Cyprus Coup of 1974: a Greek-Australian Community Response in Brisbane

A tourist couple pass across the UN controlled buffer zone in Nicosia, Cyprus, Wednesday, Feb. 22, 2017. (AP Photo/Petros Karadjias)

By Stavros T. Stavridis

A recent declassified file from the National Archives of Australia showing Greek-Australian reactions to the Cyprus coup of 1974 will be of interest to our Greek-American compatriots.
There are four observations that emerge from examination of the documents found in Series A1838 item152/2/3/1 part 2 Cyprus-correspondence relating to the Coup 1974-1978 which are located in the Canberra Office of the Australian Archives.

First, a part of this of file has been digitized and can be found on the website of Australian Archives by using key search word or series number to locate it. At the present time, only the documents for 1974 are available online. There is a digital image showing some 100 pages/or 1 centimeter for 1975 currently unavailable.

Anyone can request the remainder of file to be declassified. In Australia, classified documents are released to the general public after 20 years. Some are withheld for national security reasons or could imperil Australia’s foreign relations with other states under the Archives Act.

Second, there are 15 telegrams sent by Greek-Australian organizations based in Brisbane, Queensland, Australia to the Australian Prime Minister EG Whitlam at Australian Consular General in New York. The following names with member numbers are shown in brackets: Greek Orthodox Southside parish (1500), Greek Orthodox Community of St George (7000), Kytherian Association younger set (300), Cyprus brotherhood (1000), St. George Soccer Club (220), Pan Rhodian Society-Colossus (2000), Greek Orthodox Youth (600), Kytherian Association (1800), AHEPA Chapter Hellas & Grand Lodge (200) & (100), Society of Greeks from Egypt (600), AHEPA Daughters of Penelope (100) and Kastellorizian Association of Queensland (500).

Some of these organizations were established before the Second World War for example, Kytherians in 1935, AHEPA chapter of Queensland 1936, Pan-Rhodian Society and the Greek Orthodox Community of St George in 1929. They maintained their Greek culture and heritage in a white Anglo-Australian society which wasn’t very tolerant of Greeks in the first half of the 20th century.

All those groups are based in the Brisbane metropolitan area. There is a probability that some individuals were members of several organizations inflating the membership numbers in some of these organizations. For example, a person could have been a member of AHEPA, the Kytherian Association, and the Greek Orthodox community of St George simultaneously.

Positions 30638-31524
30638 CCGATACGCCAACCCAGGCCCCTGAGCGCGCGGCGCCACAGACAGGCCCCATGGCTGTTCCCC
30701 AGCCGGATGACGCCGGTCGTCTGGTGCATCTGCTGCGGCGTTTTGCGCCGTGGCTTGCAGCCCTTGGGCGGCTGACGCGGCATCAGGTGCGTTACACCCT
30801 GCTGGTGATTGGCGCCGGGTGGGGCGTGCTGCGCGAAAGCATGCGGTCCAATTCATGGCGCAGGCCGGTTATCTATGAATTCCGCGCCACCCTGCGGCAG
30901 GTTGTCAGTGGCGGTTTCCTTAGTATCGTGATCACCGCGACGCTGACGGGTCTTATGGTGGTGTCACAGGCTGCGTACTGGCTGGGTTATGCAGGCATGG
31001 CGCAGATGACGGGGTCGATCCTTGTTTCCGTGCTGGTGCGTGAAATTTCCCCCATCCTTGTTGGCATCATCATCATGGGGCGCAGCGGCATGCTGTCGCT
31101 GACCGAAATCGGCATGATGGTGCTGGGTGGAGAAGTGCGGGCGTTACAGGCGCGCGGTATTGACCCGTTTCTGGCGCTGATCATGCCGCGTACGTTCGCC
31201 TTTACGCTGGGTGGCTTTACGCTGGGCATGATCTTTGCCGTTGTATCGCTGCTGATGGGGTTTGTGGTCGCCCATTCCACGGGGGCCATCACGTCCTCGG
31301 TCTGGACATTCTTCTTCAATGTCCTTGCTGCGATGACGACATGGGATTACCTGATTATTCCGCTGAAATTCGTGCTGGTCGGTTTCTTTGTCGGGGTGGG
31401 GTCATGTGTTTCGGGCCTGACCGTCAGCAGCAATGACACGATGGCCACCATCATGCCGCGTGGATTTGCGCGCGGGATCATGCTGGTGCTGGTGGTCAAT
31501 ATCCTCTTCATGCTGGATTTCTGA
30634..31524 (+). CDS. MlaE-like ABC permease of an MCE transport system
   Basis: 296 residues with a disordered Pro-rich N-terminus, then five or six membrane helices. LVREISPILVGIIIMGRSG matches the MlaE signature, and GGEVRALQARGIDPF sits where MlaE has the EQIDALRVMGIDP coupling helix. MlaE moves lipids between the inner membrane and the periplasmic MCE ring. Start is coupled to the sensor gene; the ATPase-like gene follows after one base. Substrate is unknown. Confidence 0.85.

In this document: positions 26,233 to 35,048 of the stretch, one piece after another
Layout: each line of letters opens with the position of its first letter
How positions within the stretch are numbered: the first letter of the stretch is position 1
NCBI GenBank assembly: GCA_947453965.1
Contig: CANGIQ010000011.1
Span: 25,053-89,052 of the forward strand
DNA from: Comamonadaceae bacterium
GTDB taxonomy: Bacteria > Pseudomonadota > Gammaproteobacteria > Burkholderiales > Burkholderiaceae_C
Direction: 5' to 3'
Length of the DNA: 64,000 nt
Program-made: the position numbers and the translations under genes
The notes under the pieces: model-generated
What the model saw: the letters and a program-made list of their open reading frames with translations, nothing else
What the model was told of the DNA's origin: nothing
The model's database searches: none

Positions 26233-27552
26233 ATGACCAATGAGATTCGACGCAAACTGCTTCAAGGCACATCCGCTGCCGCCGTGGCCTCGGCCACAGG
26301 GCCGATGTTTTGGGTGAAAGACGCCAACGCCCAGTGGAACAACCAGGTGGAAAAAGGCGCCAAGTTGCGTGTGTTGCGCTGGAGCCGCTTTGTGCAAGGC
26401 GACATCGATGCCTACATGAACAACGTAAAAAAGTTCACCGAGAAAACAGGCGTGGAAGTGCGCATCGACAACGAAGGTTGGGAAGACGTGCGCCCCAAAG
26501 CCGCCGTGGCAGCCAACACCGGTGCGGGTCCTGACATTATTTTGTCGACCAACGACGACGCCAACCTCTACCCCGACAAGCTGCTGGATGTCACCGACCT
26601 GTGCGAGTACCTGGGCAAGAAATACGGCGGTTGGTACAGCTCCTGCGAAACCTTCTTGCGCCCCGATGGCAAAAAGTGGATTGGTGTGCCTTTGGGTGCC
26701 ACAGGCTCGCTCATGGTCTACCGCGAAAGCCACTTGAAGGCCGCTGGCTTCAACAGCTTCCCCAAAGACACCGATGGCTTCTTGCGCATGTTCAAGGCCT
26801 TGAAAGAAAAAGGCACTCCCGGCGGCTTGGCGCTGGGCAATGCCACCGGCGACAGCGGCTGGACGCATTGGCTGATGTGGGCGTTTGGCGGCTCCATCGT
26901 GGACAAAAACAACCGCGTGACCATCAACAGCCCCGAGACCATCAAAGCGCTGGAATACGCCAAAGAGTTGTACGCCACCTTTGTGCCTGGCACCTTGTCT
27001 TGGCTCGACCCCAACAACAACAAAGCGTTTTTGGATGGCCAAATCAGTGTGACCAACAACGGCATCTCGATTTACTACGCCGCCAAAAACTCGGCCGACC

Third, all the telegrams sent to New York contain the same exact wording: “As loyal Australians of Greek origin we are very disappointed that Australia’s voice has not been heard of the United Nations debate in support of our suffering brothers in Cyprus we entreat you whilst in New York to require that the United Nations demand of the Turkish troops to withdraw and allow Greek Cypriots to return to their rightful and patriotical homes and lands.”

It shows the unanimity of the Greek-Australian organizations in Brisbane to make the Australian prime minister raise the Cyprus issue at the United Nations. Furthermore, Australian police have continued to serve as part of the United Nations peacekeeping force on Cyprus since 1964.

Finally there is a digital image of a debate in Australian Senate on October 16, 1974 regarding allegations raised in an article in the Greek-Australian newspaper Neos Kosmos that Australian Foreign Minister Senator Willesee did not raise the problems of Cyprus at the UN. The article further asserted that “the Greek Government was astounded by this lack of concern and that a protest had been made to the Australian Government.”

Senator Willesee used the floor of the Senate to refute the claims of Neos Kosmos. He informed the Senate that he discussed Cyprus in a general debate at a UN plenary session on October 7. His UN address raised four important issues. First, it was up to the two communities on Cyprus to find a solution for themselves without external interference. However the Cypriots could seek assistance from the UN Secretary-General and with the signatories to the 1960 agreements (United Kingdom, Greece and Turkey); second, Australia unequivocally supported the independence of Cyprus; third, Australia provided humanitarian assistance to the refugees; and finally, Australia would continue to fund a police contingent which had been on Cyprus since 1964 as part of the UN peacekeeping force.

Willesee stated that he spent more time with Greek Foreign Minister George Mavros than with any other Foreign Minister whilst in New York. He mentioned that Mavros was pleased with Australia’s concern over the Cyprus issue and that the Greek Government ignored the published article in Neos Kosmos. Furthermore Willesee was going to write to Neos Kosmos seeking a retraction of its front-page story. The remainder of this file is still closed to the public.